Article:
It is impossible to defeat an ignorant man in argument. --William G. McAdoo
Such ignorance and misuse of public airways makes me livid. We all encounter such skewed facts and half truths and innuendo on a daily basis. Doesn't it make your hair stand on end?

So what better way to convey my feelings than in cloth? An Ignorance quilt seemed the proper vehicle. One I could hang in my office and stare at whenever I heard one more skewing, spinning, misusing, misrepresenting facts or out and out lying. Maybe one I could continue to add to with my trusty Sharpie as I find more and more examples or rebuttals.

Before we work on artificial intelligence why don't we do something about natural stupidity?  --Steve Polyak

But what is the symbol for ignorance? I thought of the Universal circle with the line across it for 'Do Not' or 'No' as in no right turn, no children, no smoking.... But what to put in the middle as the symbol of ignorance. Although that symbol is a bit cliche and overused....

Who better to turn to for help with this cloth dilemma than my fellow Subversive Stitchers!?

You can swim all day in the Sea of Knowledge and still come out completely dry.  Most people do.  --Norman Juster

So I ask for your input -- help me make an ignorance quilt. Or maybe make one of your own and send me a photo -- we can post them here and have a celebration of sorts or commiseration on the fact that it seems to reproduce so quickly.

Saturday, September 17, 2011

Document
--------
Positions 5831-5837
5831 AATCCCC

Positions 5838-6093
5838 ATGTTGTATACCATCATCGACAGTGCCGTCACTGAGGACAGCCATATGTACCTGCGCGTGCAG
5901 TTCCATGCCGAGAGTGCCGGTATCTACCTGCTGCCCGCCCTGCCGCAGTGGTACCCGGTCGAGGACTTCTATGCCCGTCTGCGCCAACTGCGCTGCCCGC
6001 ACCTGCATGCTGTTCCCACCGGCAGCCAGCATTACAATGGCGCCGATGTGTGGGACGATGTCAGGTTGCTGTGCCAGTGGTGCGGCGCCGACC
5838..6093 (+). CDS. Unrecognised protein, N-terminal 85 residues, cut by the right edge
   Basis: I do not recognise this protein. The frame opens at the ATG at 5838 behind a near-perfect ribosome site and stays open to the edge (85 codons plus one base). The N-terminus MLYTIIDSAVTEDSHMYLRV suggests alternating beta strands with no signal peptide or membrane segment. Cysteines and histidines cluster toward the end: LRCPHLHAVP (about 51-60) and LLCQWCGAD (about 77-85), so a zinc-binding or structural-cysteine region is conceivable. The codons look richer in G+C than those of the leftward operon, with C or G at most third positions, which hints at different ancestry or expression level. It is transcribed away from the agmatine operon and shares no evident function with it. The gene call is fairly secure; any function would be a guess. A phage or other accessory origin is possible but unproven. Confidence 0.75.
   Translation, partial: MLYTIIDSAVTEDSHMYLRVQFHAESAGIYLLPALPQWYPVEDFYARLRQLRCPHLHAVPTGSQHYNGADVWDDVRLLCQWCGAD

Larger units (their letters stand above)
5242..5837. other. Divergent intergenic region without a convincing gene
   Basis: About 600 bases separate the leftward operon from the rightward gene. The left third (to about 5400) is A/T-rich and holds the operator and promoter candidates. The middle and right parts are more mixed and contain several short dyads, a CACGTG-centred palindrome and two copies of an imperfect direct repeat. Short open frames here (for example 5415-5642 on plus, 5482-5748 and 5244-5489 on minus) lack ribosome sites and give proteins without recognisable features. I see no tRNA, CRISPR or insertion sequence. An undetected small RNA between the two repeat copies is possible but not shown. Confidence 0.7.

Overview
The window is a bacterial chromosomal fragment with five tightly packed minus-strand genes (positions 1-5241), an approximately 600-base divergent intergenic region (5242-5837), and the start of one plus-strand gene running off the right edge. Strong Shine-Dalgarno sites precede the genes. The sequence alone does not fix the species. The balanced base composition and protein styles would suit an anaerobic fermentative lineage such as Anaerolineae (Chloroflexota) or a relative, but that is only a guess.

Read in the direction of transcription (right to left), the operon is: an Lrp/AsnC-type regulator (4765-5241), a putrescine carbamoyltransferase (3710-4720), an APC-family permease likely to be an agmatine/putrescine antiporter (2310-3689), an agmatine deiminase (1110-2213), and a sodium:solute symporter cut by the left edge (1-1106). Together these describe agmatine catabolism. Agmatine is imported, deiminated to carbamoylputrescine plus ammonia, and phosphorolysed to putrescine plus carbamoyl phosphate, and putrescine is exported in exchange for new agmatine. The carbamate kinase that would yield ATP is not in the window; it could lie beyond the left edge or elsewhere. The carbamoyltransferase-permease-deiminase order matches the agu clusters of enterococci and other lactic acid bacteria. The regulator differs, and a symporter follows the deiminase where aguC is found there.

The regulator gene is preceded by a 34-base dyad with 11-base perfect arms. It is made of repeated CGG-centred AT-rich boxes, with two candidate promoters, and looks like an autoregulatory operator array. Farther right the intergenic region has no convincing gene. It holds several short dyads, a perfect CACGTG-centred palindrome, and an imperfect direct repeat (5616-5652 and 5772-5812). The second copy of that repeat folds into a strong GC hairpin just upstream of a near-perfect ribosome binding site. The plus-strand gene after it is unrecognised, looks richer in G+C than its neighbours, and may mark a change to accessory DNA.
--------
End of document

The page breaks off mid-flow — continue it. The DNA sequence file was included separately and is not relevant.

Little Projects Carry Big Impact

Several pillows I have made plus the
blue ribbon embroidery pillow that I dream of making, Note
the angel pillow in the foreground. It is the prototype using
 Linda Goodmon Emery's design. 

It seemed that my family, even extended family, was complete before I was born. I came late, born four years after my cousins; seven years after my brother. An after thought always trying to catch up. One of those change-of-life surprises that was too little to do whatever the other kids were doing.

Two female cousins, Deb and Mary,  both four years older than me, had fun playing house with me when I was a baby and endured me trailing after them for the next decade or so.

Then we all graduated, married, went our separate ways and raised our kids. Sadly the next generation of cousins are all strangers to one another. And my generation had become separated until about ten years ago when the three of us discovered each other on email and began corresponding. The timing couldn't have been better. Suddenly age didn't matter and we were all empty nesters facing similar challenges.

We emailed daily and thought of ourselves as angels -- we saved each other from the trials of our lives. Just days after connecting with another cousin, Mary's older sister and sharing a bond that the years had prohibited in the past, she died. The three of us leaned heavily on each other to survive the shock and loss.

Death, relocations, illness, husbands, kids and more. When Mary was diagnosed with colon cancer we were all devastated, but tried to be supportive and encouraging via email.